MOGADISHU, Somalia (AP) — The Somali government has accused U.S. forces of carrying out an airstrike earlier this week which killed 13 Somali soldiers.
The Somali government on Thursday demanded an explanation from the U.S. for the airstrike, expressing concerns that American forces may have acted on a false tipoff from the rival, semi-autonomous Puntland state.
The confusion over who launched the attack in the early hours of Wednesday deepened after the Pentagon denied it targeted Somali forces but said it did carry out an airstrike in the same area that killed nine Islamic extremist fighters from al-Shabab.
Photos of the aftermath of the attack showed the burned out shells of two armored vehicles and bodies burned beyond recognition. The bodies, covered in white shrouds, were later buried outside Galkayo town, as hundreds of mourners protested the attack and vowed retaliation for the soldiers' deaths. Galkayo is a town divided between the rival states of Puntland and Galmudug.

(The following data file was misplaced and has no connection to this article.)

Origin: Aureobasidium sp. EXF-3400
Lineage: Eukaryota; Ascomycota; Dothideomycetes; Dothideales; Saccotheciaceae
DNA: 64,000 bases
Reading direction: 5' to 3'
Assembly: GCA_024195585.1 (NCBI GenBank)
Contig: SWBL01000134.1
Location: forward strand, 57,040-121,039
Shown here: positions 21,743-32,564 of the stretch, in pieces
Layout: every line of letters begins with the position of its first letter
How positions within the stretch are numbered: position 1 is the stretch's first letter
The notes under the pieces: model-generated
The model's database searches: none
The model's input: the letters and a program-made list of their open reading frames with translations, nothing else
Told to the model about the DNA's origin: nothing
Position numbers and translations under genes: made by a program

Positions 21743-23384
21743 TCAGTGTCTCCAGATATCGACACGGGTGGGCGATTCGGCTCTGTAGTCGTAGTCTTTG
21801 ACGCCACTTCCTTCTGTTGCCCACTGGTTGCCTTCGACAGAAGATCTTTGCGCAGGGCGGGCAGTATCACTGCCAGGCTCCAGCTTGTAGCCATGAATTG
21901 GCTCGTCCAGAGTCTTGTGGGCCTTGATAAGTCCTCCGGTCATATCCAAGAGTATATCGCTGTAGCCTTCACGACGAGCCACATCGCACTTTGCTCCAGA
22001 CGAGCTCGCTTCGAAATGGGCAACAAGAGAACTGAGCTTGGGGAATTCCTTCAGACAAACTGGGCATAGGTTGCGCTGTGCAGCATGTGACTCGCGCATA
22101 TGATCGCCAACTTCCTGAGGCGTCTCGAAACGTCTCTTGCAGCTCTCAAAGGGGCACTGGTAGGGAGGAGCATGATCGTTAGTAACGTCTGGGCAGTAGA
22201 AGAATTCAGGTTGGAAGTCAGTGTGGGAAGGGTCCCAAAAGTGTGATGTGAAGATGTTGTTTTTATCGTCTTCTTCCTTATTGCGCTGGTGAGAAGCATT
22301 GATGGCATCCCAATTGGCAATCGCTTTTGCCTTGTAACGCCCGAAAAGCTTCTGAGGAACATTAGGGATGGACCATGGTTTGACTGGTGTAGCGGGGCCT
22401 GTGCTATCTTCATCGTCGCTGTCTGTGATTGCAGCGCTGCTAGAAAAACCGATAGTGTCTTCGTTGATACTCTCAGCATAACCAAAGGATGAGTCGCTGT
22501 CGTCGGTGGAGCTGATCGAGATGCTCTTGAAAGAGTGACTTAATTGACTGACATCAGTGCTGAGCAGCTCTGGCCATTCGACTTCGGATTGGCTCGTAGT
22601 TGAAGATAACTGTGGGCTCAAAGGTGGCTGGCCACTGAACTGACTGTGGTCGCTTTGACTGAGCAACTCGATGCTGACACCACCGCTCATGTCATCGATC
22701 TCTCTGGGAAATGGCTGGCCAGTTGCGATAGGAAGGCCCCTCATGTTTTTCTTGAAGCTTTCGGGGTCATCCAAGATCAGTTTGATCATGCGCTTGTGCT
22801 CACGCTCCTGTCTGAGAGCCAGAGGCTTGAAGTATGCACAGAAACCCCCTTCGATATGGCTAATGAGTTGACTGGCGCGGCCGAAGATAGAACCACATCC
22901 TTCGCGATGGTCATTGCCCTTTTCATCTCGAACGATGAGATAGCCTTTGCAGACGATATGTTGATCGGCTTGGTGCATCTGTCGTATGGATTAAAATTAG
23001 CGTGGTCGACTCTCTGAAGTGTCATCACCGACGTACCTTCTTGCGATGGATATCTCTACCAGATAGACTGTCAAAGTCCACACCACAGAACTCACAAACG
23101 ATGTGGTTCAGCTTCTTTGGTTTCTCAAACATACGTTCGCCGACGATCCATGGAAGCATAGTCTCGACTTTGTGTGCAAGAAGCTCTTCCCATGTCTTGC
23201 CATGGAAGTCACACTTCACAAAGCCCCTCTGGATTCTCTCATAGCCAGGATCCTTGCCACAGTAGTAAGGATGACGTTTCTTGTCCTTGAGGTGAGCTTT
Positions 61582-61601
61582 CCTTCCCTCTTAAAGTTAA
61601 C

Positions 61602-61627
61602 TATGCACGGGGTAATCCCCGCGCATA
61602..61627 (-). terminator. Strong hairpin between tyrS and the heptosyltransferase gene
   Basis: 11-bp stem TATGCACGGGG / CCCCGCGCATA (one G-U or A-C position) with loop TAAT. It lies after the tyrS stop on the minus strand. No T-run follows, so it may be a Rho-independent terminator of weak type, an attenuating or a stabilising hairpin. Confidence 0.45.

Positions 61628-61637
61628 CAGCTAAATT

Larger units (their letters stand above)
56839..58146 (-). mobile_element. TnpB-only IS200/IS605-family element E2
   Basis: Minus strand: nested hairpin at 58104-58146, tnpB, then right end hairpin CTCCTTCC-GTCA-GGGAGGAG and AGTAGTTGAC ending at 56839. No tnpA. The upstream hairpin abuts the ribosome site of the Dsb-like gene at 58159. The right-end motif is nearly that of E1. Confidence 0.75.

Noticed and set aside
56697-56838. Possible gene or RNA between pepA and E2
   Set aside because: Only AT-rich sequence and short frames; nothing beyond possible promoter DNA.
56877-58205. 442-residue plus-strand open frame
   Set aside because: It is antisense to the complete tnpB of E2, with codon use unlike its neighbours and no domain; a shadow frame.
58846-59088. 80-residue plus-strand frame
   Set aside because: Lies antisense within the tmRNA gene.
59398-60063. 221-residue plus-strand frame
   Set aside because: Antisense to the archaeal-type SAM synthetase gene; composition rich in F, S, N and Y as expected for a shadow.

"We believe that such behavior will not serve the positive spirit and energy of fighting terrorism," said a statement from the Galmudug administration. It asked the U.S. for an apology and compensation for the victims. The Galmudug state also warned that the strike would divert attention from fighting Islamic extremism to a political rivalry, apparently with its rival Puntland state.
In an earlier airstrike the U.S. killed four al-Shabab extremists on Monday. The attack was conducted after extremists launched attacks on Somali troops and their U.S. advisers on Monday near the port city of Kismayo, the U.S. Africa command said in a statement.
U.S. forces have carried out several airstrikes in Somalia in recent years, killing many al-Shabab leaders. The extremist group is now mostly active in rural regions but continues to launch lethal attacks in many parts of this Horn of Africa nation, including the capital.